Sealed Class in C# with examples

sealed class in C#

A sealed class in C# is a class that cannot be inherited or modified by any other class but can still be instantiated. It is not allowed to have any derived classes. Sealed classes are commonly used to prevent accidental inheritance, ensuring that the class remains as it is without any modifications.

The main purpose of a sealed class is to indicate that it is highly specialized and does not require any additional functionality through inheritance. It means that it cannot be extended to add new behaviors or modify its existing behavior.

Points to remember about sealed class in C#

  1. Cannot be inherited: A sealed class is declared using the sealed keyword, which prevents other classes from inheriting it. It ensures that the sealed class remains as it is and cannot be extended or modified through inheritance.
  2. Allows instantiation: Despite not being inheritable, a sealed class can still be instantiated, meaning objects of the sealed class can be created and used in the program.
  3. Specialized and self-contained: The design intent of a sealed class is to indicate that it serves a specific purpose or encapsulates a certain logic. It is intended to be self-contained and doesn’t require additional functionality through inheritance.
  4. Prevents overriding: By sealing a class, you prevent derived classes from overriding its behavior by overriding its methods or properties. It ensures that the sealed class’s implementation remains unchanged.
  5. Used for encapsulation: Sealed classes are commonly used to encapsulate a specific set of functionality or logic that needs to be used across the program. They provide a way to package and reuse code without allowing modifications or extensions.
  6. Performance benefits: Sealed classes can provide performance benefits since the compiler can optimize calls to sealed methods more efficiently than virtual or overridden methods.
  7. Design choice: Choosing to make a class sealed should be based on carefully considering the class’s purpose and the need for inheritance. If a class is not intended to be extended or modified, making it sealed can help improve code maintainability and prevent unintended changes.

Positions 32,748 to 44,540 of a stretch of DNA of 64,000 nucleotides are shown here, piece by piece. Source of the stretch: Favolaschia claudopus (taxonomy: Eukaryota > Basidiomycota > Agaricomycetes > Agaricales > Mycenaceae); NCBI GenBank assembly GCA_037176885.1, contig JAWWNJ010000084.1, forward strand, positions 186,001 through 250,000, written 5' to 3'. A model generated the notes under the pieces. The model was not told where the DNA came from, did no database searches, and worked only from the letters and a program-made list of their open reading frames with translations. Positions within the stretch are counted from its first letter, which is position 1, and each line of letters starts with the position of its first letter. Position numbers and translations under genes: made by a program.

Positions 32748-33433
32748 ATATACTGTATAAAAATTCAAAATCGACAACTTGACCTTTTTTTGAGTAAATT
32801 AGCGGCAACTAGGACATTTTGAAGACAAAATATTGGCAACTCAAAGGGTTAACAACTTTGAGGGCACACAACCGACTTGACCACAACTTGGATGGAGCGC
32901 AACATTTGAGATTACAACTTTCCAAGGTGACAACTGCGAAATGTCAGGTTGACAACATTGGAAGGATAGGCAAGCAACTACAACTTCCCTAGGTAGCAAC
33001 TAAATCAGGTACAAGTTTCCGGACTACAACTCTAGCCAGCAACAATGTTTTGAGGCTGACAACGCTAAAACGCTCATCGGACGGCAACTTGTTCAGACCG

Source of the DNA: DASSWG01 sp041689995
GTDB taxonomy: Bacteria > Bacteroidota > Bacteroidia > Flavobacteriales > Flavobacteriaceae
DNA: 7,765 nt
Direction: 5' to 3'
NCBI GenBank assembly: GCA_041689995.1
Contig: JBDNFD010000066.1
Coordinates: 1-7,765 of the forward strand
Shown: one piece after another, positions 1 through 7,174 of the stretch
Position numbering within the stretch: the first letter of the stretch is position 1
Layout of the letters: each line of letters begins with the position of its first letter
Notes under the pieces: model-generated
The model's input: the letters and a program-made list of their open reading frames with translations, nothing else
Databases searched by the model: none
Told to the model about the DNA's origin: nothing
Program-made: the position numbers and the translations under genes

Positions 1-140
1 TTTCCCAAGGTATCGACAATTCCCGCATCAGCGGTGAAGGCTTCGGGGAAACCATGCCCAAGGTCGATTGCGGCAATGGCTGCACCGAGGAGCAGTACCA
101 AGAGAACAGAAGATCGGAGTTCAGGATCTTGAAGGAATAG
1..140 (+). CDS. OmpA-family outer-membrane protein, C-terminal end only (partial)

Sealed Class Example:

The following is an example of Sealed class in C#.

using System;
sealed class MySealedClass
    public int num1;
    public int num2;

class Program
    // Main Method
    static void Main()
        // Creating an object of Sealed Class
        MySealedClass sc = new()
            num1 = 100,
            num2 = 200

        // Printing value of num1 and num2
        Console.WriteLine($"num1 = {sc.num1}, num2 = {sc.num2}");
// Output: num1 = 100, num2 = 200

Now, if we try to inherit a child class from a sealed class, an error will be produced stating that ‘ChildClass’: cannot derive from the sealed type ‘MySealedClass’.

CSharp sealed class example
Example: sealed class

C# Sealed method

In C#, a sealed method is a method that is declared within a class and cannot be overridden by derived classes. It must be declared using sealed and override keywords. When a method is marked as sealed using the sealed keyword, it prevents any further modification or extension of that method in subclasses.

It is useful when you want to restrict the ability to override specific methods in a class hierarchy to maintain consistency or security.

Sealed method example:

In the code below, if you want to restrict the Child2 class from overriding the Display method, you must use the sealed modifier with the override modifier in the Child1 class. This will prevent the method from being overridden in derived classes.

class Parent
    public virtual void Display() { }
class Child1 : Parent
    public sealed override void Display() { }
class Child2 : Child1
    // 'Child2.Display()': cannot override inherited member 'Child1.Display()' because it is sealed
    public override void Display() { }


Q: What is a sealed class in C#? 

A sealed class in C# is a special type of class that cannot be inherited by other classes. It is marked with the sealed keyword and is designed to serve a specific purpose without allowing modifications or extensions through inheritance.

Q: Why would I use a sealed class?

Sealed classes are used when you want to create a class that should not be inherited or modified. They are typically employed to encapsulate a specific logic or functionality that can be used throughout a program without alteration.

Q: Can we create an object of a sealed class in C#?

Yes, even though a sealed class cannot be inherited, you can still create instances (objects) of the sealed class and use them in your program.

Q: Can you override a sealed class in C#?

You cannot inherit from a sealed class, so no inheritance, no override.

Q: What is the advantage of the sealed keyword in C#?

The sealed keyword in C# allows you to prevent the inheritance of a class or certain class members that were previously marked as virtual.

Q: Are sealed classes beneficial for performance?

Sealed classes can provide performance benefits. Since sealed methods cannot be overridden, the compiler can optimize calls to these methods more efficiently than virtual or overridden methods.

Q: Can a sealed class inherit from another class?

Yes, a sealed class can inherit from another class. However, other classes cannot further inherit the sealed class itself.

Q: How do I create a sealed class in C#?

Use the sealed keyword before the class declaration to create a sealed class. It marks the class as sealed and prevents inheritance by other classes.

References: MSDN- sealed (C# Reference), stackoverflow-Sealed method in C#

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Shekh Ali
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